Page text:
are off, the fly rod is not hanging askew off of the side of the
drift boat and the fish is almost always in the center of the shot.
Heads are not cut off in a professionally produced shot but in
hero pictures they quite often are.
I'm mystified as to how these fish were ever caught
in the first place. Did an honest-to-God fly fisher
catch the fish and then hand it over to a model to
pose with or perhaps the angler handed the fish to
someone for safekeeping while he changed shirts and
I can identify with the pride shown in the smiles of anglers
shown in hero pictures. I, too have a fish that I am very proud
of. There is a photo album buried somewhere on my desk
bulging with pictures of the beautiful fish that I have caught in
equally beautiful surroundings but these are not on display, they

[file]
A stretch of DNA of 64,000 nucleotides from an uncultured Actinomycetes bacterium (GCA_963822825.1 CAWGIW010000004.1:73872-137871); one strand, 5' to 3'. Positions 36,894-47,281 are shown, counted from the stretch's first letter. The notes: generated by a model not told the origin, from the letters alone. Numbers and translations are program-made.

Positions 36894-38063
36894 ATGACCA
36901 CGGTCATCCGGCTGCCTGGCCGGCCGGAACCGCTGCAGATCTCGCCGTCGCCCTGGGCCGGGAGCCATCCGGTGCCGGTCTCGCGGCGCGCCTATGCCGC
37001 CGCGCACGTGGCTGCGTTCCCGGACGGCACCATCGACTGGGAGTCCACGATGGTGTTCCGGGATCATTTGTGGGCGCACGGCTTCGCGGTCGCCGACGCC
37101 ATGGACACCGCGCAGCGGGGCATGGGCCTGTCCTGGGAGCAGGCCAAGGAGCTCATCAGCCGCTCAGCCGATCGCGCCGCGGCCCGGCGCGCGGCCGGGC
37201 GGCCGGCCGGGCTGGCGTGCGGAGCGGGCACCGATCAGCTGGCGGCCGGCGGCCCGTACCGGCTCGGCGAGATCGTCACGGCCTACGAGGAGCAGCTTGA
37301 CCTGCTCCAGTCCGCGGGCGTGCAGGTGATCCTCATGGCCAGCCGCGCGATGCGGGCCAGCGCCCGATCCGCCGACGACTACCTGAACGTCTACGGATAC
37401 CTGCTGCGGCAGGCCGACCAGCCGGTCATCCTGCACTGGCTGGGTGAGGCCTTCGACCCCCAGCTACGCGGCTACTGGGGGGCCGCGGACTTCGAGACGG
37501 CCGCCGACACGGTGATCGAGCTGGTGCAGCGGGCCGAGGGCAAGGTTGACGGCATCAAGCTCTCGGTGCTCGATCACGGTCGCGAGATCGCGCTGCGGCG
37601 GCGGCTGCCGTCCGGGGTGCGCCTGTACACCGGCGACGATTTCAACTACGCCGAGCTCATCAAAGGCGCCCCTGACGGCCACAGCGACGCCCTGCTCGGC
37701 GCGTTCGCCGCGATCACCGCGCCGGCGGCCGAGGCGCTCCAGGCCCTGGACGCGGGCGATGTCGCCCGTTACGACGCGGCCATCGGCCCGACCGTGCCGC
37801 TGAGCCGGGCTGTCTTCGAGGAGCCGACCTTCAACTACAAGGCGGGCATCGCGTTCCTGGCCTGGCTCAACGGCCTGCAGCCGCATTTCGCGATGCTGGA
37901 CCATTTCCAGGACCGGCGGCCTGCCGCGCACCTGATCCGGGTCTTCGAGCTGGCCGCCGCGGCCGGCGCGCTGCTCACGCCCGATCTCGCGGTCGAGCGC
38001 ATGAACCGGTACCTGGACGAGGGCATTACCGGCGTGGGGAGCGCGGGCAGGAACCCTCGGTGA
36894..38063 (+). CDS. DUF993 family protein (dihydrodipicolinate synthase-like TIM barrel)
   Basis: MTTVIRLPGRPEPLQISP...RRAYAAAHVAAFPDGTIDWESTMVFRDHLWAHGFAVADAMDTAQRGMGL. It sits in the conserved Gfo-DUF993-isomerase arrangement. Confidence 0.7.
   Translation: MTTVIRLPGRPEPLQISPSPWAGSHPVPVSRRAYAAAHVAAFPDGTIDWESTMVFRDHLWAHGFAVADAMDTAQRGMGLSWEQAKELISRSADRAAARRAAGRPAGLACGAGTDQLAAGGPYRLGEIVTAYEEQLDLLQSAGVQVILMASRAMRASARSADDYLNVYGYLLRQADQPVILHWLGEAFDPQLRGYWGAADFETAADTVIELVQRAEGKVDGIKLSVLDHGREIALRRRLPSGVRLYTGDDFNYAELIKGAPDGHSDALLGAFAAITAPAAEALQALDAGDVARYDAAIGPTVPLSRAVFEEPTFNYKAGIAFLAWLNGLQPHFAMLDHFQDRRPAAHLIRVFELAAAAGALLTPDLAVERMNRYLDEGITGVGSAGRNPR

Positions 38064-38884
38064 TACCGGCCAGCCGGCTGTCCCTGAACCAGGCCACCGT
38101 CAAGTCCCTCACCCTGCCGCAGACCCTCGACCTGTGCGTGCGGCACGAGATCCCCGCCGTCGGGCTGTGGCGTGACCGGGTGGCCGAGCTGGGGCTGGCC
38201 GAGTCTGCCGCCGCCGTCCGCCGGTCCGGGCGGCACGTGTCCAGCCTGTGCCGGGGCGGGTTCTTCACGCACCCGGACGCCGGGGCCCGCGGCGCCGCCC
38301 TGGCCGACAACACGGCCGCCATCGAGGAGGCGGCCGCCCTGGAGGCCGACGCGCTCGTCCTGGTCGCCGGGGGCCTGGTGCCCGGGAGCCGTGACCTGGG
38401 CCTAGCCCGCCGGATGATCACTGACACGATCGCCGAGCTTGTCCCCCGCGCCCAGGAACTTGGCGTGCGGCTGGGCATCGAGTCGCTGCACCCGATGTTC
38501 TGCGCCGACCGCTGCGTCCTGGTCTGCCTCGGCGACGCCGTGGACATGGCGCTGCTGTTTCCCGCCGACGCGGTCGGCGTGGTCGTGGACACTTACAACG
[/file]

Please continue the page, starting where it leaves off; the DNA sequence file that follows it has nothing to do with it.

are for me.
The only picture on display in my shop is of a fish I did not
catch. I am in the shot, proudly grinning, and I am not the one
holding the fish. It is a hero picture of Darling Betsy (make that
a heroine picture) holding a stunning brown trout.
Betsy came to us when I was an instructor for the Big O,
teaching the On-The-Water Trout School. She bounced across
the meadow looking so damn cute that she was nicknamed
Darling Betsy on the spot. She was carrying a forty-year-old
Orvis bamboo fly rod given to her by her father.
She related to us that she tried to fish with it but her father
saw her cast and told her to go get some instruction so as not to
embarrass herself, the fish nor disgrace that beautiful fly rod.
We took the rod away from her for the time being, gave
her a graphite school rod and proceeded with the course work.
Only after the two-day class did we return it to her and then only